And like most tribal warfare, the two tribes are incredibly similar. I have called them the Coke and Pepsi party for years. Go talk to the the rank and file and sure, one group may like Nascar and barbecue while the other likes Phish concerts and kale, but you will see them asking for the same sorts of things out of government. Take the minimum wage, a traditional blue tribe issue. In Arizona, a heavily red state (we have a super-majority in the legislature of the red team), a $10 minimum wage referendum passed by nearly 60% of the vote last year. The members of the two tribes absolutely hate each other, but they support the same laws. I guess I should be happy they don’t get together, since as a libertarian I think many of these things they want are bad ideas.

Just about anything that requires the government to provide something to a chosen few is a bad idea by definition, since the unchosen many are invariably required to finance it.

How to deal with this disconnect? Backing away, perhaps:

No more Twitter. For those of you who use Twitter as a news aggregator, my posts will still appear on twitter and from time to time I will post things there that fit on twitter better than in a full blog post. But I am not going to read my feed, and I am really not going to engage with things in my feed. Everyone is trying to piss me off, and worse, a few times they have been successful and I have posted juvenile retorts that I later regretted. I am going to keep a Civ 6 game on my computer and every time I am even tempted to open twitter I will play a couple of turns of Civ 6, worrying instead how to keep Gandhi from nuking me again. Ironically, I just today ticked over 1000 followers on Twitter, so thanks very much for the support, but if you tweet at me over the next month I won’t see it.

To my 1400 or so followers: I’m not going anywhere any time soon. But neither am I going to play this endless game of Your Team Sucks, since it’s becoming distressingly obvious that both teams suck and most of their cheerleaders should be dropped into an active volcano.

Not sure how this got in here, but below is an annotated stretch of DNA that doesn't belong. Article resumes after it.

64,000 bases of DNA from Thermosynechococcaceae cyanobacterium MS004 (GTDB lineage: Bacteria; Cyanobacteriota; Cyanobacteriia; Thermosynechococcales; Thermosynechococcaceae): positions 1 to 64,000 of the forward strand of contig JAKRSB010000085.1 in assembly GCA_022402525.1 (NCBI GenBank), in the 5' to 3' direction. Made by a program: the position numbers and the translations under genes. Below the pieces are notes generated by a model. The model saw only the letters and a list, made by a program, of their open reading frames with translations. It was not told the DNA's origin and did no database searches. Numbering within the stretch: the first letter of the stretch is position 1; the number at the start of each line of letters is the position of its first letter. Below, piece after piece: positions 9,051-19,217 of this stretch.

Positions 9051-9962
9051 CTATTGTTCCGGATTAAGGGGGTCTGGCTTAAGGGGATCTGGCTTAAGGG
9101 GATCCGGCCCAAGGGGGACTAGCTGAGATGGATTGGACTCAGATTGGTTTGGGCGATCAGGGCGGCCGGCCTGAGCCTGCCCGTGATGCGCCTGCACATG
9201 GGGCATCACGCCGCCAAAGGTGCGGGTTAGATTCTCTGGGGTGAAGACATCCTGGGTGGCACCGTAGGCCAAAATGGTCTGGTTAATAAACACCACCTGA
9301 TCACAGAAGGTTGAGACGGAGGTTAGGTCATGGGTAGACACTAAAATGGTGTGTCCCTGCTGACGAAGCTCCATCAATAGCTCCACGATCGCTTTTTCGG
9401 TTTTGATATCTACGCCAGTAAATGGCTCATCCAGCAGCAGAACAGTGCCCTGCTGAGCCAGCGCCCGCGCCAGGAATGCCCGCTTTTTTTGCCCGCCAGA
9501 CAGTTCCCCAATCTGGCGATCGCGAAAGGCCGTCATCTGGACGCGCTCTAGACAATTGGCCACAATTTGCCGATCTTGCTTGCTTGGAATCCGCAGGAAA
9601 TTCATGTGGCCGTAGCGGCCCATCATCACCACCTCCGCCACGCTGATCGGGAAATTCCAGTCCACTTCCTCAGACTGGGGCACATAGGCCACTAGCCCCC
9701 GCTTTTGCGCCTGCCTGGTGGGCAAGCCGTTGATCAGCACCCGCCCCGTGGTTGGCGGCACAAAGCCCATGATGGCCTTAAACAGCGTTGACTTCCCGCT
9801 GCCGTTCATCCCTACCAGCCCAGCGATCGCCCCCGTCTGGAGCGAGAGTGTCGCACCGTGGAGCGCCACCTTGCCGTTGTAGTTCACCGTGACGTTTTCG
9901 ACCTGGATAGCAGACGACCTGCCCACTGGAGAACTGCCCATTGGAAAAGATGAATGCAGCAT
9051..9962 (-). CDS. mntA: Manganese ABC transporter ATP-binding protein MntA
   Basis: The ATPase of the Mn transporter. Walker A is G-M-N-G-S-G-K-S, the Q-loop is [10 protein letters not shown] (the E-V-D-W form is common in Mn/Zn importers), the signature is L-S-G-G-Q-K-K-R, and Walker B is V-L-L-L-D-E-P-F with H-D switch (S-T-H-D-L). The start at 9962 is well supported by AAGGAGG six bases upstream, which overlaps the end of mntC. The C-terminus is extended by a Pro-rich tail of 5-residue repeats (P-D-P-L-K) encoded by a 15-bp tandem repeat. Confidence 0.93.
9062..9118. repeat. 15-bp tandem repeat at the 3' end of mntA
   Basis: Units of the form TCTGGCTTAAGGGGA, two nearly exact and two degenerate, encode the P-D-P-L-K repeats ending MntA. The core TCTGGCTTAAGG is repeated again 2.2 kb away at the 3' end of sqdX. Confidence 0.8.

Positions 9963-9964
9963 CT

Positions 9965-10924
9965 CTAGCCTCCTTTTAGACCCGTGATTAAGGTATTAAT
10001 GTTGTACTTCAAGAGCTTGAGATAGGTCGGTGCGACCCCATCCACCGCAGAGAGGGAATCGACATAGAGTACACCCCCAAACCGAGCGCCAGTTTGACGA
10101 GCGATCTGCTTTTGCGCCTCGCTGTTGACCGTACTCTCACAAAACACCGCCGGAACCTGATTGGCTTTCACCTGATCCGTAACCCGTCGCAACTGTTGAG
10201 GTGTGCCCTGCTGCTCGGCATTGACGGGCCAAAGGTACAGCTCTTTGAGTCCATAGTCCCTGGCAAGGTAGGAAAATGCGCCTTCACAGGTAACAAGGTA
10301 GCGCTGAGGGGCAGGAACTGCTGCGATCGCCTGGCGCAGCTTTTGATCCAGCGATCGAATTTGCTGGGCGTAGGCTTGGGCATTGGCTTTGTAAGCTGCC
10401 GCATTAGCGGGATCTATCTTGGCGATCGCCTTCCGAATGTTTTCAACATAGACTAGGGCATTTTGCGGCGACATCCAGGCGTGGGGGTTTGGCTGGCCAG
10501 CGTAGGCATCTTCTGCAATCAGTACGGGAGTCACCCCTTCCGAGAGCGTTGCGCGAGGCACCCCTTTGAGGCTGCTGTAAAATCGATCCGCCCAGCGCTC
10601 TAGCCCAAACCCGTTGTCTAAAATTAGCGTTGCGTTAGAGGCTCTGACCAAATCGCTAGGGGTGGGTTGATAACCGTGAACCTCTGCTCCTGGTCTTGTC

Comments (7)




These too shall pass

A timely reminder — most of hers are — from Roberta X:

Politics is a rough game; talking smack is a game for adolescents and nitwits. At their intersection, bad stuff happens, the kinds of things that can screw up a civilized government. I’m sick and tired of hearing that this President (or his predecessor, and on and on back) is the end of everything, a threat that needs to be rubbed out — Oh, nonsense. They’re all temporary jobs, for a couple of years, or four, or six, and then we can throw ’em right out if they’re a problem.* Talk against them if you don’t like them? Oppose the polices you think are bad (and cheer on the ones you like)? Sure, do that. But try to be a grown-up about it — because a few of the nominal adults around you aren’t.

The footnote:

* All right, except for Supreme Court justices. Still, having grown up in a rural county with “IMPEACH EARL WARREN” stickers on the fence posts at every third or fourth intersection leaves one aware that there’s a way to remove them, too.

Though no SCOTUS justice has ever been removed — yet.

Comments (1)




Available only in beta

I’ve met a few of these randos myself:

[S]ocialism has always had a unique version of the free-rider problem: Dorks jumping on the bandwagon trying to get laid. All the chiliastic socialists of the Middle Ages and Reformation preached that “common property” included common wives; Marx and Engels were still getting asked this question — and dodging it — well into the 19th century. Which makes sense when you look at Bolshevik women. If that’s your dating pool — and I think we all take it as read that SJWs have zero game — then oh my god yes, let’s socialize sex. Here again, the best Alt-Realist tactic seems to be: Make fun of these dorks for the dateless wonders they are.

Better yet, they’ll provide you, at least temporarily, with a forum in which you can mock them. It will last as long as they’re paying the freight, or they figure out what you really mean, whichever comes first.